Since childhood, we have all been raised by the Golden Rule: “Do unto others as you would have them do unto you.” Many would cite this ethical code as one of their aspirations by which to live, both personally and professionally. The problem with the Golden Rule? It implies the basic assumption that other people would like to be treated the way that you would like to be treated.
As a leader, consider instead operating by the Platinum Rule: “Treat others the way they want to be treated.” The Platinum Rule accommodates the desires of others and shifts the focus from “this is what I would want, so I will treat everyone the same way” to “let me first understand what my employees want, and I’ll figure out a way to give it to them.” Operating from the Platinum Rule doesn’t require leaders to change who they are, it doesn’t require submitting to the demands of others, but it does require an understanding of what drives people and recognizes the options for interacting with them.
Appreciation Languages: In The Five Languages of Appreciation in the Workplace, author Gary Chapman helps managers effectively communicate appreciation and encouragement to their employees, resulting in higher levels of job satisfaction, healthier relationships between managers and employees, and decreased cases of burnout.
• Words of Affirmation: An immediate (or relatively real-time) thank you note, email, call, or face-to-face conversation to thank them for their efforts or applaud a job well done. When discouraged, employees who value words of affirmation respond best to positive comments about past or current achievements or contributions.
• Quality Time: Regular, focused, uninterrupted time with a manager each week, to share progress or concerns, ask questions, or help plan career and personal development. Team-building exercises or one-on-one lunches are essential for an employee who values quality time.
• Acts of Service: Small acts that can be as simple as making coffee, offering to help on a project, using action words such as “I can” or “I will”.
• Tangible Gifts: Small gifts that show you are thinking of the employee, such as a latte from their favorite coffee shop, ordering in lunch, or some complimentary time off. Birthday and workplace anniversary gifts are meaningful – no matter how small the gesture.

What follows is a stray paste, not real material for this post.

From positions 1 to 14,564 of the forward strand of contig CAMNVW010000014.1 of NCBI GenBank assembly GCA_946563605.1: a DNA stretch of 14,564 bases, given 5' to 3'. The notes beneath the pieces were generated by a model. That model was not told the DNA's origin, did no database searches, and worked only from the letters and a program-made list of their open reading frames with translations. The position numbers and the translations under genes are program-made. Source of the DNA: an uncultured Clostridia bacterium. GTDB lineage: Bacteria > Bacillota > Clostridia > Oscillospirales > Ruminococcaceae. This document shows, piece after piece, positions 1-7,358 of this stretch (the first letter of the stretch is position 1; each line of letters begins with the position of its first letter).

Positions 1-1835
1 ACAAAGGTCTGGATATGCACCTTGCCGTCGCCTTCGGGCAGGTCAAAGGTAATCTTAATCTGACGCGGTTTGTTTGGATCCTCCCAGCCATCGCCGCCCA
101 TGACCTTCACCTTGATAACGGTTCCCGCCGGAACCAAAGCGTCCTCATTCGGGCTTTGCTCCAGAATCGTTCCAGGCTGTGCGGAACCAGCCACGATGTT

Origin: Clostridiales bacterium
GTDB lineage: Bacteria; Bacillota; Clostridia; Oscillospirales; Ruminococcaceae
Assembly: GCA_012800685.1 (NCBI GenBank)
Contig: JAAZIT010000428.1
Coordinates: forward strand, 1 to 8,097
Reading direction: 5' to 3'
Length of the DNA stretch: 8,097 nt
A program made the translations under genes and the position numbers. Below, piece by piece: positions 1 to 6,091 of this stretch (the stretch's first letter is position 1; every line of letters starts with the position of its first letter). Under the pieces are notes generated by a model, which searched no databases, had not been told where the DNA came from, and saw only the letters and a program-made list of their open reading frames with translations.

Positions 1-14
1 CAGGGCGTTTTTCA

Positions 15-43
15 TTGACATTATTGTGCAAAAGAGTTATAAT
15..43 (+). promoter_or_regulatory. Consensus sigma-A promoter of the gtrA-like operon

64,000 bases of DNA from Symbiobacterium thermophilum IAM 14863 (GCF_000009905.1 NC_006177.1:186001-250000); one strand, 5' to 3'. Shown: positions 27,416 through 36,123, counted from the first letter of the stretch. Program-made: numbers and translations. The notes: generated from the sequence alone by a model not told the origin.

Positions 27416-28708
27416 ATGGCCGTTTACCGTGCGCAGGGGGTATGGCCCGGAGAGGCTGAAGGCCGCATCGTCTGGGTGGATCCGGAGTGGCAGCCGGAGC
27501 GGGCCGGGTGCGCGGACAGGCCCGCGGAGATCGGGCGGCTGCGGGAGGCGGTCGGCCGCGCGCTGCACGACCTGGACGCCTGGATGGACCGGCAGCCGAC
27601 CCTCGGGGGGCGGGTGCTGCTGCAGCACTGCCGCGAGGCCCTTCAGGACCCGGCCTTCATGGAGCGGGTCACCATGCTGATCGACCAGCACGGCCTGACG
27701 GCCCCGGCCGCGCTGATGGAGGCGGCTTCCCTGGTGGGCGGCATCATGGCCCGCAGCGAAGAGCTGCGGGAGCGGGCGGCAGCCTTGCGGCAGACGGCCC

• Physical Touch: A congratulatory handshake or similar gesture; be aware of the message that closed-off or disinterested body language conveys.
Perception versus Reality: A recent study by the Society for Human Resource Management discovered that although 51 percent of supervisors say they recognize employees who do a good job, only 17 percent of the employees at the same organizations report that their supervisors do well at recognizing them. The truth is that it is essential to learn to appreciate employees in the language that speaks to them the most. We need to recognize what motivates the people we work with, so we can show them appreciation in a way that means something to them – not to us.
Universal Truths: Regardless of the appreciation language, there are fundamental needs every employee needs to stay with an organization. An opportunity for challenge and growth as well as strong lines of communication and are two of these fundamental needs.
Be cognizant of offering growth opportunities to each individual. Every role comes with less-than-glamorous responsibilities, but it’s important
to balance out mundane tasks with challenging assignments. When you only dole out repetitive responsibilities (or tasks beneath someone’s
skill level), you’re conveying that you don’t really need or appreciate his or her individual talents.
Alternatively, when you assign an employee a challenging task and actually put your trust in him or her to see it through, you’re conveying, “I know you’re capable of this, and I trust you to do a great job.” Find new ways to engage employees, including developing new projects specifically for their talents or being more aware of what each person does best and assigning tasks accordingly.
The second universal truth of valuing employees is to create open lines of communication. Examine the world’s greatest leaders and you’ll find them all to be exceptional communicators. This does not mean they are great talkers; rather, they talk about their ideas, but they do so in a way which speaks to your emotions and your aspirations. They realize if the message doesn’t take root with the audience, then it likely won’t be understood, much less championed.
Instead of including employees only in “need-to-know” conversations and decisions, create opportunities for open discussion around initiatives and policies. In the absence of communication, employees fill the void with often-incorrect tidbits of information. Build trust by communicating as often and as openly as you can and allow people to have insight into the decision-making process.
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